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Sunday, April 7, 2024

ChatGPT Is Making Universities Rethink Plagiarism

In late December of his sophomore year, Rutgers University student Kai Cobbs came to a conclusion he never thought possible: Artificial intelligence might just be dumber than humans. 

After listening to his peers rave about the generative AI tool ChatGPT, Cobbs decided to toy around with the chatbot while writing an essay on the history of capitalism. Best known for its ability to generate long-form written content in response to user input prompts, Cobbs expected the tool to produce a nuanced and thoughtful response to his specific research directions. Instead, his screen produced a generic, poorly written paper he’d never dare to claim as his own. 

“The quality of writing was appalling. The phrasing was awkward and it lacked complexity,” Cobbs says. “I just logically can’t imagine a student using writing that was generated through ChatGPT for a paper or anything when the content is just plain bad.” 

Not everyone shares Cobbs’ disdain. Ever since OpenAI launched the chatbot in November, educators have been struggling with how to handle a new wave of student work produced with the help of artificial intelligence. While some public school systems, like New York City’s, have banned the use of ChatGPT on school devices and networks to curb cheating, universities have been reluctant to follow suit. In higher education, the introduction of generative AI has raised thorny questions about the definition of plagiarism and academic integrity on campuses where new digital research tools come into play all the time. 

Make no mistake, the birth of ChatGPT does not mark the emergence of concerns relating to the improper use of the internet in academia. When Wikipedia launched in 2001, universities nationwide were scrambling to decipher their own research philosophies and understandings of honest academic work, expanding policy boundaries to match pace with technological innovation. Now, the stakes are a little more complex, as schools figure out how to treat bot-produced work rather than weird attributional logistics. The world of higher education is playing a familiar game of catch-up, adjusting their rules, expectations, and perceptions as other professions adjust, too. The only difference now is that the internet can think for itself.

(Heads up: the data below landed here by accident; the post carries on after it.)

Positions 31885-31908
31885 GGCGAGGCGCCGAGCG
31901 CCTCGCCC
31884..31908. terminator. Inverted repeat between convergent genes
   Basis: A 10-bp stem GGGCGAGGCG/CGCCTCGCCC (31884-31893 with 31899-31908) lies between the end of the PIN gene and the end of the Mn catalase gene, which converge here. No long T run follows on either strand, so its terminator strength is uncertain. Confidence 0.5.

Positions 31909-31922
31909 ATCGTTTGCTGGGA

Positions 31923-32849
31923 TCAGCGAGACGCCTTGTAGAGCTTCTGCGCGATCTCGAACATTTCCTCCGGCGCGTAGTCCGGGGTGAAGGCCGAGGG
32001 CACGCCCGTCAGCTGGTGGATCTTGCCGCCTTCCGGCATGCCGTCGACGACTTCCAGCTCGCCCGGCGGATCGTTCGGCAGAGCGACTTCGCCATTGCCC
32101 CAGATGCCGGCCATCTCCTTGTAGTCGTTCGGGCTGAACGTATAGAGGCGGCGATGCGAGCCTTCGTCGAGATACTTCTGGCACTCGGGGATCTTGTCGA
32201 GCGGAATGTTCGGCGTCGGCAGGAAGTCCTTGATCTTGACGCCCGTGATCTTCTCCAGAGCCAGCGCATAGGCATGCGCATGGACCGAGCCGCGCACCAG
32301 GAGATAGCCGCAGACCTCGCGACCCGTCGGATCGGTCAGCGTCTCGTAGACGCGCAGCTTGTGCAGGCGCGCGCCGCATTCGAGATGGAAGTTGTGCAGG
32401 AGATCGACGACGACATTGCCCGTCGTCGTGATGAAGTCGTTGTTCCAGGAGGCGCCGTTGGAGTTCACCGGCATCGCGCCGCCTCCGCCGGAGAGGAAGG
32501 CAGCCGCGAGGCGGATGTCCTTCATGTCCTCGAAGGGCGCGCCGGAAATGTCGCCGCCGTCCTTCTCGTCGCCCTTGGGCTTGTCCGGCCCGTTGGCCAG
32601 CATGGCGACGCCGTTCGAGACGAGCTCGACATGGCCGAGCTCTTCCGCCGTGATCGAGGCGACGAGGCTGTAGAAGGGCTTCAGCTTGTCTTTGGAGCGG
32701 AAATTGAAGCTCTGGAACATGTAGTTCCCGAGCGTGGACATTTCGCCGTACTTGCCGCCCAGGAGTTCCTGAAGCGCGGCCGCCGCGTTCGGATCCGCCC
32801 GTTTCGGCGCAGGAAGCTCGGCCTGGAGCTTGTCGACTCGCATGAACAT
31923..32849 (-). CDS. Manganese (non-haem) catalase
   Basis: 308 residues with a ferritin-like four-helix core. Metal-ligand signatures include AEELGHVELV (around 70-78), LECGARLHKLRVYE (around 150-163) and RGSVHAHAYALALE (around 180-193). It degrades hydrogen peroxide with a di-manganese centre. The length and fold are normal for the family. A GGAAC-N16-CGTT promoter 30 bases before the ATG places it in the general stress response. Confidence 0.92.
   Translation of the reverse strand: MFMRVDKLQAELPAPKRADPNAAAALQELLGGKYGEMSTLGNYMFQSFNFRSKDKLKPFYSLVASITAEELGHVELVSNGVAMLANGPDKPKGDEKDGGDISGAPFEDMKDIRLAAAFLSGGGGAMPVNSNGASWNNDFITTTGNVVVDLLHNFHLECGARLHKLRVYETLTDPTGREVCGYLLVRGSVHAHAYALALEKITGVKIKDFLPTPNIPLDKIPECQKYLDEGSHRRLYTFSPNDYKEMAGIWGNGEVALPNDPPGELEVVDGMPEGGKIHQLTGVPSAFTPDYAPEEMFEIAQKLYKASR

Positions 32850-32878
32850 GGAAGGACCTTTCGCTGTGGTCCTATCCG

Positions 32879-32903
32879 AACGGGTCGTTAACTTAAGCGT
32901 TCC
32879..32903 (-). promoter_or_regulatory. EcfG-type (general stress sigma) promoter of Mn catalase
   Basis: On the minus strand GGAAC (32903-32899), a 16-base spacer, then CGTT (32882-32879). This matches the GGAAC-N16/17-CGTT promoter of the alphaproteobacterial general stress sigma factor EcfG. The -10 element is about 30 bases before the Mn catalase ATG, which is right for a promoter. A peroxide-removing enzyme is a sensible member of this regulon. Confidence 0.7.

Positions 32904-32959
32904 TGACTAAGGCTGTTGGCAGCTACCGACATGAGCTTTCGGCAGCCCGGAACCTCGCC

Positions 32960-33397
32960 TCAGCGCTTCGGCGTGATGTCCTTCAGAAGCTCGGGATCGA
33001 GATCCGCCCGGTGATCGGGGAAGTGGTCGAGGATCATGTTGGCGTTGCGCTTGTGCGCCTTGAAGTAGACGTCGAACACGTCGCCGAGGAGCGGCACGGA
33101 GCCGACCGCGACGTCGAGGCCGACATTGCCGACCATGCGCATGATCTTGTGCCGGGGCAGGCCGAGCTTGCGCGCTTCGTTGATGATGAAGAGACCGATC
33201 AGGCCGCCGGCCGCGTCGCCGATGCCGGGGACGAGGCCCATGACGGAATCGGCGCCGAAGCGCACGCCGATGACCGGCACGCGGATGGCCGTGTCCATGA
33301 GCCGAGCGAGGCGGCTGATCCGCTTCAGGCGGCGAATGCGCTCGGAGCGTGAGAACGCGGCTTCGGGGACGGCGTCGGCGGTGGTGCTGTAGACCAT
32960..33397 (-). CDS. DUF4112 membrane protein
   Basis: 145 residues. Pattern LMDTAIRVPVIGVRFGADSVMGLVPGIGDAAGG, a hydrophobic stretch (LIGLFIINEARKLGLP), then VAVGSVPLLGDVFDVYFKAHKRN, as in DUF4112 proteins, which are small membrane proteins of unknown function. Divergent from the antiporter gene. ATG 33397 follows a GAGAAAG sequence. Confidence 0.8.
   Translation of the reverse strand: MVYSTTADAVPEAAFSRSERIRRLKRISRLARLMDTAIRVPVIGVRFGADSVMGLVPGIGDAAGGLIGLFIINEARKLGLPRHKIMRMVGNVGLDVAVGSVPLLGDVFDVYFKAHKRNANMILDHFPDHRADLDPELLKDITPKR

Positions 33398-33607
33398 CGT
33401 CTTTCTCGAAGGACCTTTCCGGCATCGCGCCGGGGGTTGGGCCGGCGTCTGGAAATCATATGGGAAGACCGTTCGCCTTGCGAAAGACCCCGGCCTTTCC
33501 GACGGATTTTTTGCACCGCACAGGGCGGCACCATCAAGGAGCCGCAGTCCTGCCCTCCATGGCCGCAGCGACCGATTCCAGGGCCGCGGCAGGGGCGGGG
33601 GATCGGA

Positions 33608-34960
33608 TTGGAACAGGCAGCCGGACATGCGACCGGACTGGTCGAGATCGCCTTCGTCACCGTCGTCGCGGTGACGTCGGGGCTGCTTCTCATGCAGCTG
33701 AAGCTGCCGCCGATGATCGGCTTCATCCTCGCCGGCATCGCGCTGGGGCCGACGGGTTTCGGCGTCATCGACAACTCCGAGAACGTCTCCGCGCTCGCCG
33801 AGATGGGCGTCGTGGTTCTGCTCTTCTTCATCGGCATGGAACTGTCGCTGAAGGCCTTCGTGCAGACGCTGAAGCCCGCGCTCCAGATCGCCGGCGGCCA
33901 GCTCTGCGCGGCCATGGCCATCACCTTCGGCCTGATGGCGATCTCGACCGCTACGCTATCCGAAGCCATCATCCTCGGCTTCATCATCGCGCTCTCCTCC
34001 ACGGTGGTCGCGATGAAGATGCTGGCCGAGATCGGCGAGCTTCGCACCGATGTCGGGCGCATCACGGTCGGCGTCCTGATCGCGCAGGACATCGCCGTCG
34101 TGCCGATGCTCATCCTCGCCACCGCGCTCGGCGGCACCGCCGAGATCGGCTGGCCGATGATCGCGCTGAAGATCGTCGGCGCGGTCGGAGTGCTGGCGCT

According to ChatGPT, the definition of plagiarism is the act of using someone else’s work or ideas without giving proper credit to the original author. But when the work is generated by something rather than someone, this definition is tricky to apply. As Emily Hipchen, a board member of Brown University’s Academic Code Committee, puts it, the use of generative AI by students leads to a critical point of contention. “If [plagiarism] is stealing from a person,” she says, “then I don’t know that we have a person who is being stolen from.”

Hipchen is not alone in her speculation. Alice Dailey, chair of the Academic Integrity Program at Villanova University, is also grappling with the idea of classifying an algorithm as a person, specifically if the algorithm involves text generation.

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Dailey believes that eventually professors and students are going to need to understand that digital tools that generate text, rather than just collect facts, are going to need to fall under the umbrella of things that can be plagiarized from. 

Although Dailey acknowledges that this technological growth incites new concerns in the world of academia, she doesn’t find it to be a realm entirely unexplored. “I think we’ve been in a version of this territory for a while already,” Dailey says. “Students who commit plagiarism often borrow material from a ‘somewhere’—a website, for example, that doesn’t have clear authorial attribution. I suspect the definition of plagiarism will expand to include things that produce.”